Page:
Wilhelm Gottlieb Soldan

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Wilhelm Gottlieb Soldan (born May 17, 1803 in Alsfeld ; † January 16 (or January 17 ) 1869 in Gießen ) was a German high school teacher , historian and Hessian parliamentarian . The "Soldan paradigm" refers to his work on the history of the witch trials (1843) in witch historiography .


Soldan was born as the son of the Alsfeld pastor Karl Ludwig Soldan and his wife Marianne Sophie, née Pfaff. His father, who had been transferred to Billertshausen in 1804, taught him until he was 15 . From the fall of 1818 Soldan attended the grammar school in Giessen and began studying theology at the state university there in 1820 . In 1821 he became a member of the Corps Hassia in Giessen . In the same year he moved to the University of Halle , where he also studied pedagogy . From 1823 he worked as a private tutor for the children of State Minister Karl Ludwig Wilhelm von Grolman in Darmstadt . In 1829 he took on a few hours as an assistant teacher at the Darmstadt grammar school and at the same time gave lectures on universal and state history at the Grand Ducal Military School. As an invitation to the autumn exam in 1829, he wrote the topographical part of a planned larger monograph on the city of Miletus . With this font he received his doctorate in Giessen in the same year . On February 1, 1831, he was employed as an academic teacher at the Giessen grammar school , where he remained until his death.

Soldan, who was of Protestant faith, married Emma Johanette, born Hoffmann, the daughter of Member of Parliament Ernst Emil Hoffmann , on April 7, 1831 in Darmstadt .


In 1862 Soldan moved into the Hessian state parliament, the state estates of the Grand Duchy of Hesse , as a member of the liberal Hessian Progressive Party . He was elected for the constituency of the city of Alsfeld . From 1865 to 1866 he was President of the Second Chamber. While he was initially on temporary leave of absence from his teaching post to exercise his mandate, he was permanently released from service from Easter 1867 and finally retired on October 17, 1868. In 1869 his term in the second chamber ended.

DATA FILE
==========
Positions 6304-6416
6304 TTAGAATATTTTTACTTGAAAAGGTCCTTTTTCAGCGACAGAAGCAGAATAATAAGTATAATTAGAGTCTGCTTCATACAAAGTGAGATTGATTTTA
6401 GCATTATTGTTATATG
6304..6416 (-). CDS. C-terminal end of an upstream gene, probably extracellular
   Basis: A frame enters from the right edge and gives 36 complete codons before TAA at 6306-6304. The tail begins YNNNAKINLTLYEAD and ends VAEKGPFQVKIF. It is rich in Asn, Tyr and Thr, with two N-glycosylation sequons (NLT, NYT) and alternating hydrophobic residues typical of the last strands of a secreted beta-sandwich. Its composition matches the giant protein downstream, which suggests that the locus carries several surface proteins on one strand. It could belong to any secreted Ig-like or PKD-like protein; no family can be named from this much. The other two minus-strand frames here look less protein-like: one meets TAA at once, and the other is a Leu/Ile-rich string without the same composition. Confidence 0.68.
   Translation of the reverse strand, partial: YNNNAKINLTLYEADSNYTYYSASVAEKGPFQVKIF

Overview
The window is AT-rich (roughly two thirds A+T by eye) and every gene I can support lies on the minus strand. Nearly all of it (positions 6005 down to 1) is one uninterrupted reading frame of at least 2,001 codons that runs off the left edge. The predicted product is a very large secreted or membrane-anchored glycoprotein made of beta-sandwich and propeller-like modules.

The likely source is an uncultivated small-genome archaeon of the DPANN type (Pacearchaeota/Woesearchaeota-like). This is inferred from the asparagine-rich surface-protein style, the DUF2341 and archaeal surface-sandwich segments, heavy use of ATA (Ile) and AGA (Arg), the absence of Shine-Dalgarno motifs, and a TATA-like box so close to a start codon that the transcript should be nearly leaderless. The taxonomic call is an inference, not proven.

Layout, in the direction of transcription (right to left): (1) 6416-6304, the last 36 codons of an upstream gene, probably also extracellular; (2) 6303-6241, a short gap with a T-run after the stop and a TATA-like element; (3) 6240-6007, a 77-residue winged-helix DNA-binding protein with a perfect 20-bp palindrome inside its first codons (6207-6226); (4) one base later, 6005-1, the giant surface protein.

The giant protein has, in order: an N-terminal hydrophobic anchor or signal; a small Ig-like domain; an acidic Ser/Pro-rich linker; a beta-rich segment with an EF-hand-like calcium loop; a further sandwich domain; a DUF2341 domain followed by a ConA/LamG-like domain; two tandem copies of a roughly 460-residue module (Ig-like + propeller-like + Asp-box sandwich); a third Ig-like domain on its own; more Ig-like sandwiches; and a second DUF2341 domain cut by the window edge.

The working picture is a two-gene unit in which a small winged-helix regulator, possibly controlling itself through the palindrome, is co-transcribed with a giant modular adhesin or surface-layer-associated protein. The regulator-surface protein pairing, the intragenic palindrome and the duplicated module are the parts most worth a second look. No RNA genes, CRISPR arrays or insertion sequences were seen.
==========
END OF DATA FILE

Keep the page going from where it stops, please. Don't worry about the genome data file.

Title page of the history of the witch trials

Soldan published a history of the witch trials in 1843 . Illustrated from the sources , which soon became a standard work. Within the meaning of historicism ' Rank Escher embossing Soldan reconstructed in a number of cases and let the sources in detail to speak. It was the first complex presentation of the topic that was also verifiable. The book has been reissued to this day, but in an edited form. Soldan's daughter Henriette and his son-in-law Heinrich Heppe published a version in 1880 in which they tightened the denominational statements and added a chapter on "Witchcraft and witch hunt in the 19th century". Where Soldan had always held back with information on the number of victims, the Heppes generously estimated the number in the millions and thus became influential advocates of the popular “nine million theory”. In the context of the Kulturkampf, they polemicized not least against the infallibility dogma of the Catholic Church , which was enacted at the First Vatican Council in 1870 . In 1911, the publicist Max Bauer was responsible for an edition in which he defused the religious political peaks, added information about the belief in witches in the early 20th century, deleted footnotes and text and revised the style.

In 1845 Soldan published the polemical work Thirty Years of Proselytism in Saxony and Braunschweig . In it he dealt with a work by Augustin Theiner , who had taken the history of some conversions of German Protestant princes to Catholicism as an opportunity to underline the advantages of the Catholic Church. Soldan started from new sources in order to refute essential theses of Theiner.

In the following decade, Soldan studied the history of Protestantism in France extensively . In 1855 he published the two-volume history of Protestantism in France up to the death of Charles IX. He also presented a series of local historical research, for example on the history of the city of Alsfeld.